Out of the Blue is a little-seen film from 1980. Starring Linda Manz and directed by Dennis Hopper, Out of the Blue gained cult status over the years. Still, it was a difficult film to find outside of a VHS copy kicking around. Thanks to Chloe Sevigny and Natasha Lyonne, the film received a 4K restoration a couple of years ago, and Jim and Teal watched the movie for the first time.
It’s definitely dark subject matter, but Out of the Blue offers outstanding performances by Manz and Hopper, who also co-stars. Why should you consider checking it out? Jim and Teal will tell you.
What else? Hopping Vampires from Hong Kong, anyone? Jim finds himself quite taken with Criterion Channel’s latest offering, a 5-film series focused on those lovable hopping vampires that swept Hong Kong cinema in the 1980s. Also, Jim makes another movie trek, this time to Cambridge’s Brattle Theater to see a 4K restoration of The Mother and the Whore. Jim and Teal spoke about this film earlier this year. Was the trip worth it? Jim will tell you.
So, break out your chicken blood and anti-hopping-vampire spells, and prepare for this thrilling, enlightening episode.
Jim on Out of the Blue
“My early memories of Out of the Blue came Linda Manz’s intense stare from out of the pages of the film section of the Boston Globe. And no wonder, according to WBUR, the movie played at The Coolidge Corner Theater for 17 straight weeks. In the 80s, Cambridge and Boston were hotbeds for independent film. Between the Exeter Street Theater, The Coolidge, Orson Welles Cinema, Nickelodeon, and Harvard Square Theater, I would eventually visit them all. But when the film premiered on March 19, 1982 (and The Coolidge held the American premiere of the movie), I was too young to see it.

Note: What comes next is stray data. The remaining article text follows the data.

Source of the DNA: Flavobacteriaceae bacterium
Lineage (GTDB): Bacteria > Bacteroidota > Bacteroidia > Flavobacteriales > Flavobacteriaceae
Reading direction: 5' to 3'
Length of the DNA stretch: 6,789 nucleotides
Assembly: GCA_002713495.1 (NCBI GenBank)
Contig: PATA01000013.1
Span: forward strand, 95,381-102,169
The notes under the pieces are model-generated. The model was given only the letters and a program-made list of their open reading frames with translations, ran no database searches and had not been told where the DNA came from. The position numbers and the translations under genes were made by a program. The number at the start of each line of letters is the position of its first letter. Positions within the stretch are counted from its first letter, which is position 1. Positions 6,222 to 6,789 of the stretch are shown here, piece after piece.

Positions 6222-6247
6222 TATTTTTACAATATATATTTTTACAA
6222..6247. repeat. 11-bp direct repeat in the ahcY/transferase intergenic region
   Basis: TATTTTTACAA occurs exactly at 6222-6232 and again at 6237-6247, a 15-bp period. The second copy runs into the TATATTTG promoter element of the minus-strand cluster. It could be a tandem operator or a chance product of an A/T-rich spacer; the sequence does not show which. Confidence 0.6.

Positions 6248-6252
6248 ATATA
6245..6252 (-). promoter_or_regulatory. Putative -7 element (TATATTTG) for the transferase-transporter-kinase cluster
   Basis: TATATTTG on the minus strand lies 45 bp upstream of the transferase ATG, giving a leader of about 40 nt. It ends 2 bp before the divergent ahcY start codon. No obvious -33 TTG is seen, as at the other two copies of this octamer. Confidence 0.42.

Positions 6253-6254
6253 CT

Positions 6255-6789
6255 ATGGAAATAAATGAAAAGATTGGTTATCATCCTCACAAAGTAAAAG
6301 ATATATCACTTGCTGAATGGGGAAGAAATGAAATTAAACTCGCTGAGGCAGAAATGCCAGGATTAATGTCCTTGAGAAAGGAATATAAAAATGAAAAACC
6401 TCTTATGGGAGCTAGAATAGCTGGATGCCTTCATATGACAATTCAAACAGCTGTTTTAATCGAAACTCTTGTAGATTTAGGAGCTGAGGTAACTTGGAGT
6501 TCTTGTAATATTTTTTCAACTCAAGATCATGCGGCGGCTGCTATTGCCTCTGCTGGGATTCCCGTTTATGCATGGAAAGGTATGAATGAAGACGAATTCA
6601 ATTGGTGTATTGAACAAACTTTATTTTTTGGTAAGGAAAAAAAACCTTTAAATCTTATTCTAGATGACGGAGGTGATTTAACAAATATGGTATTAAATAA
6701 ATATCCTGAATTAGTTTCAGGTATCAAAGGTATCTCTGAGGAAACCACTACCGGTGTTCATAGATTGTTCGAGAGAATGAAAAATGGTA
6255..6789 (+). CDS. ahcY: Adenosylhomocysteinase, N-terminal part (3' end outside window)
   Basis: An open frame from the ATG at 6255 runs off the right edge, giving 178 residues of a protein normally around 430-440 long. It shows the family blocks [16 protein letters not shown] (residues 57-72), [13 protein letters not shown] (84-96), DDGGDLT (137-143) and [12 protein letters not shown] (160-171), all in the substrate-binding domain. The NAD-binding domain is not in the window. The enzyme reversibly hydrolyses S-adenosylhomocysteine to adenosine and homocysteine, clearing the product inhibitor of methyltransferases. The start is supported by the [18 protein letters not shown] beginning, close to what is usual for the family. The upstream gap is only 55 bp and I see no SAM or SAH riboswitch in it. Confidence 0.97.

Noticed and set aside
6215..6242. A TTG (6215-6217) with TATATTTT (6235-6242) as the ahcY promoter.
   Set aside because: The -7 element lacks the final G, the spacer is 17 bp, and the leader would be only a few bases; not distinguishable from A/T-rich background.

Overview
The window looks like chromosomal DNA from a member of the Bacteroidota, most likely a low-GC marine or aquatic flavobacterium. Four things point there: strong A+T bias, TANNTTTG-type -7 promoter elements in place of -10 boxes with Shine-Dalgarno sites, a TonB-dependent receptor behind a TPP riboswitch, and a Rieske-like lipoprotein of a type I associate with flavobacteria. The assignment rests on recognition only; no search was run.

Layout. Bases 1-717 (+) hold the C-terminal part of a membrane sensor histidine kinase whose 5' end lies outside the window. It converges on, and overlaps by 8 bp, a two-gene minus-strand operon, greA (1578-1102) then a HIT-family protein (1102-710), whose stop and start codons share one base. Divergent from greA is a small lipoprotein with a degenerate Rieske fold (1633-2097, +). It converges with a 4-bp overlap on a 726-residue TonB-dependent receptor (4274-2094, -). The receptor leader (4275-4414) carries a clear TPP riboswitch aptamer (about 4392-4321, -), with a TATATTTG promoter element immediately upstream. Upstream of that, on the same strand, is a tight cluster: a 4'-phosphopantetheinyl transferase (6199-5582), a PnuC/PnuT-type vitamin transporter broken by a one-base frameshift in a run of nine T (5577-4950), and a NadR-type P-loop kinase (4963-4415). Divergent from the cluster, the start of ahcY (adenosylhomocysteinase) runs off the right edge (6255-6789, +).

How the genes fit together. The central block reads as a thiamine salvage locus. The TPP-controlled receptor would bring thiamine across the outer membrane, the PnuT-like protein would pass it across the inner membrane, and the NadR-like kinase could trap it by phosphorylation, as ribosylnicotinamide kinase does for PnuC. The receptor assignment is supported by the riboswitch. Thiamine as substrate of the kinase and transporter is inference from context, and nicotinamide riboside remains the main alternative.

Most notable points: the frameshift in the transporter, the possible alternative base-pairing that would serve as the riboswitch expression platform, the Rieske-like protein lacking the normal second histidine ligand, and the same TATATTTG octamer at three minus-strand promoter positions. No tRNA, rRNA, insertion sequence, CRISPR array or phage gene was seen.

Somewhere in the recesses of my mind, I held onto the movie, but I don’t recall ever seeing it show up on cable TV or at any revival house screenings. When Teal and I started our podcast five years ago, Out of the Blue re-entered my mind. The problem? We couldn’t find a copy anywhere. Flash-forward a couple of years, and I learn that Sevigny and Lyonne were big fans of the movie and were crowd-funding a restoration. Last year, the 4K restoration played at The Brattle Theater, where I made my recent trek to catch the restored version of The Mother and the Whore. I couldn’t attend that screening, but perhaps seeing The Mother and the Whore at The Brattle jogged my memory. I searched out the restoration and watched it this past week. I told Teal to watch it immediately.
It tickles me when I stumble upon a film that’s been around for decades, and like some discovery, it grabs me the way too few movies today do. If you are up for an intense challenge, I hope you seek it out.”